Why Writing 'Xmas' is Not Disrespectful
With the cold winter weather already upon us, folks have begun their yearly campaign about the “reason for the season” and the politicizing of Christmas greetings. The denizens of Facebook want us all to know it is not acceptable to make substitutions like wishing our friends “Happy Holidays.” It is apparently also not OK with many of these folks to use abbreviations like “Xmas.”
Those who take issue with this expression believe it is disrespectful. Some have even suggested that “Xmas” is used by people who want to strike Christ out of Christmas. They couldn't be further from the truth.
We today are used to seeing the name Jesus Christ written as though it is a first and last name , and so perhaps it never strikes us as odd that the religion is “Christianity” and the holiday is “Christmas,” but the stories we were taught in Sunday School were all about “Jesus.”
In fact, Christ is not a name but rather a title . It comes to us from the Greek Khristos (ΧριστÏŒς) meaning “anointed one.” The Greek word is itself a translation of the Hebrew, “ Messiah .”
Have you ever wondered about the labarum , that almost sword-like symbol you often see on church banners and ritual regalia? It is a christogram , a sort of monogram that symbolizes the name of Christ. It is taken from the first two letters of the Greek word Khristos , the Chi ( χ ) and the Rho ( ρ .) The symbol was adopted by the emperor Constantine after his conversion, and was part of his military standard.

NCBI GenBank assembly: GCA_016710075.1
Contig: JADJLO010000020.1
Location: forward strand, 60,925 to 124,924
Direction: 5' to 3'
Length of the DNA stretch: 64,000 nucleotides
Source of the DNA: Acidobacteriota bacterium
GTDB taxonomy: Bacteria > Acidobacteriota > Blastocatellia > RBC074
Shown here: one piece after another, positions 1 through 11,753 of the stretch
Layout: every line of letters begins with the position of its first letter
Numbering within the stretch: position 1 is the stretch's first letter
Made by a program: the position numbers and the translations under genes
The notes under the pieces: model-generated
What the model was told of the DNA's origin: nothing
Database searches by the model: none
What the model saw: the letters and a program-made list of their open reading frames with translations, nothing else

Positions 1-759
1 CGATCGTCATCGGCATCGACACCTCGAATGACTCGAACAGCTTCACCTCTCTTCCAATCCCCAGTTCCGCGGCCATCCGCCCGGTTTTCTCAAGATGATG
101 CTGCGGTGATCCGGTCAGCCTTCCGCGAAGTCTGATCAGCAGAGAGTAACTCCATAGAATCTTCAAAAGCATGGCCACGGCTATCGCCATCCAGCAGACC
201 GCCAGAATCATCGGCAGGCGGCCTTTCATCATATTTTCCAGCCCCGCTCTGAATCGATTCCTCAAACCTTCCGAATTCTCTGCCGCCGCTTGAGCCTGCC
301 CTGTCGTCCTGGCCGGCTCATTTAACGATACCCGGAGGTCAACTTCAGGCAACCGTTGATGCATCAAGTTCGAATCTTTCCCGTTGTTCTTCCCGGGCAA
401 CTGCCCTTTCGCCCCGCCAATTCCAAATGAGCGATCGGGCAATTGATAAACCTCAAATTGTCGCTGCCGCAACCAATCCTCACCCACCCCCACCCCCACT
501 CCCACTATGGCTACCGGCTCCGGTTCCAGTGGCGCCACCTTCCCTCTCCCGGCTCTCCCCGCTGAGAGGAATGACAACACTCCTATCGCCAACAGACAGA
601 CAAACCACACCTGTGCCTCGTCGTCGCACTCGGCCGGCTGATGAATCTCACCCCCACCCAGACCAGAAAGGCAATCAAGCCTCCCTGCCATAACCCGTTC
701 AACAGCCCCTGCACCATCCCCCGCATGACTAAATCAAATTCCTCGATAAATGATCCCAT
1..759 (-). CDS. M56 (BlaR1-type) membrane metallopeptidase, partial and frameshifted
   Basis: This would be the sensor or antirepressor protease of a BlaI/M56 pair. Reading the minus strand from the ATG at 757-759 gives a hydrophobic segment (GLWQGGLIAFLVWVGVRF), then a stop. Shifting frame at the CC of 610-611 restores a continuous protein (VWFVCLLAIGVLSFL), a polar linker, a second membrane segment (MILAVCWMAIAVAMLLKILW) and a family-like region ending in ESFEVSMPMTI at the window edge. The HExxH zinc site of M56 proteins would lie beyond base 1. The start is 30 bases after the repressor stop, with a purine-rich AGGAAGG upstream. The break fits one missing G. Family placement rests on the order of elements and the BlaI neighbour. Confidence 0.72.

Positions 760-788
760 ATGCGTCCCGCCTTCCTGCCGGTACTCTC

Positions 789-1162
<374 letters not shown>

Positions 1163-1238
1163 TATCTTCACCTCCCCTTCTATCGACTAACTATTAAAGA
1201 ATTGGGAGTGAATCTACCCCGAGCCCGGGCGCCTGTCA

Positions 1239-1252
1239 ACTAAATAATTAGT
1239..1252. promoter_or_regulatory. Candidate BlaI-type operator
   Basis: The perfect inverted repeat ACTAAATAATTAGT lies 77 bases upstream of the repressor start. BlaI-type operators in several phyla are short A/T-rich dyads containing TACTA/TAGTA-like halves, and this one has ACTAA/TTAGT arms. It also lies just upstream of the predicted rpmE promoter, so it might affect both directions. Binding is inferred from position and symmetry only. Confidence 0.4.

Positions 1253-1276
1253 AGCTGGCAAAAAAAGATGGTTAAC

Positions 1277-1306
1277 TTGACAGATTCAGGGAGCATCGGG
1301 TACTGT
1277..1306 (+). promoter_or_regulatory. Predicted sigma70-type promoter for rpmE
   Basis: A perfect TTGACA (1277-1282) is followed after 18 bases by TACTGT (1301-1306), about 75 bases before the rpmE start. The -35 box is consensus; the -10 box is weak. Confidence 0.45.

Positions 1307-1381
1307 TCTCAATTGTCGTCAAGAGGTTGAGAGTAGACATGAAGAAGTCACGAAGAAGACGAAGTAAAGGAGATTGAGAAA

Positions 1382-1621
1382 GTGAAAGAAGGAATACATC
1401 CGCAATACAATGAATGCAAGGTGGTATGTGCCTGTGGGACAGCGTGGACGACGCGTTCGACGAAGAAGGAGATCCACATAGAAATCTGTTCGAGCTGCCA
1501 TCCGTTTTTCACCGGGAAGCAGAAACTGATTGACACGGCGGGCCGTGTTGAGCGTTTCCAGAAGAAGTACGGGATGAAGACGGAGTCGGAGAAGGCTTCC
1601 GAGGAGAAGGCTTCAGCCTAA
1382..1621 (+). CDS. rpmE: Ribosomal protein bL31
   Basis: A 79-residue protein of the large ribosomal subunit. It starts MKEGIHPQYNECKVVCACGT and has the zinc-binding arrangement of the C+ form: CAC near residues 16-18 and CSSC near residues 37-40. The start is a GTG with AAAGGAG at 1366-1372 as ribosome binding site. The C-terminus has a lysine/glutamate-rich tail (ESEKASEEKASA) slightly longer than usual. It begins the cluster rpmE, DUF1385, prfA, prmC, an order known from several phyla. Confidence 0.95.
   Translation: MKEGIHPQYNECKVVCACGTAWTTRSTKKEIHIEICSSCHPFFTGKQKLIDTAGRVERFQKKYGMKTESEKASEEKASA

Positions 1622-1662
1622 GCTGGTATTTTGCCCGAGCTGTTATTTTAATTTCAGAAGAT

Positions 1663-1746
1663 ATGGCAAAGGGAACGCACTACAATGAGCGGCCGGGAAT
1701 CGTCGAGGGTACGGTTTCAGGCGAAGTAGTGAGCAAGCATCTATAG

The labarum , or even just the letter chi, has long been used as a sacred symbol representing the Christ. Thus we will sometimes see words like “ Xian ” or “ Xmas ” used, even in quite old documents. Our ancestors had a reverence for symbols that many of us seem to have lost today. They saw a symbol like the letter chi as a powerful emblem , and not just as an abbreviation. It's the difference between using an iconic symbol, and abbreviating because you're texting a friend.
So when you see a holiday greeting that wishes you a “Merry Xmas,” remember that the X is really a Chi, and it isn't at all about trying to remove Jesus from your holiday celebrations. It's a traditional greeting, and a strong reminder of the presence of the Anointed One in the Christmas holidays.
This is my Holidays entry for DawnWriter 's A-W Category Challenge . It is the 33rd of 36 posts I have written, spanning all of the categories here at Persona Paper.
Image credit s :
N ote: This post was adapted from one I had earlier published on Bubblews and have since removed
Image Credit » http://pixabay.com/en/christmas-ornament-glaskugeln-435408/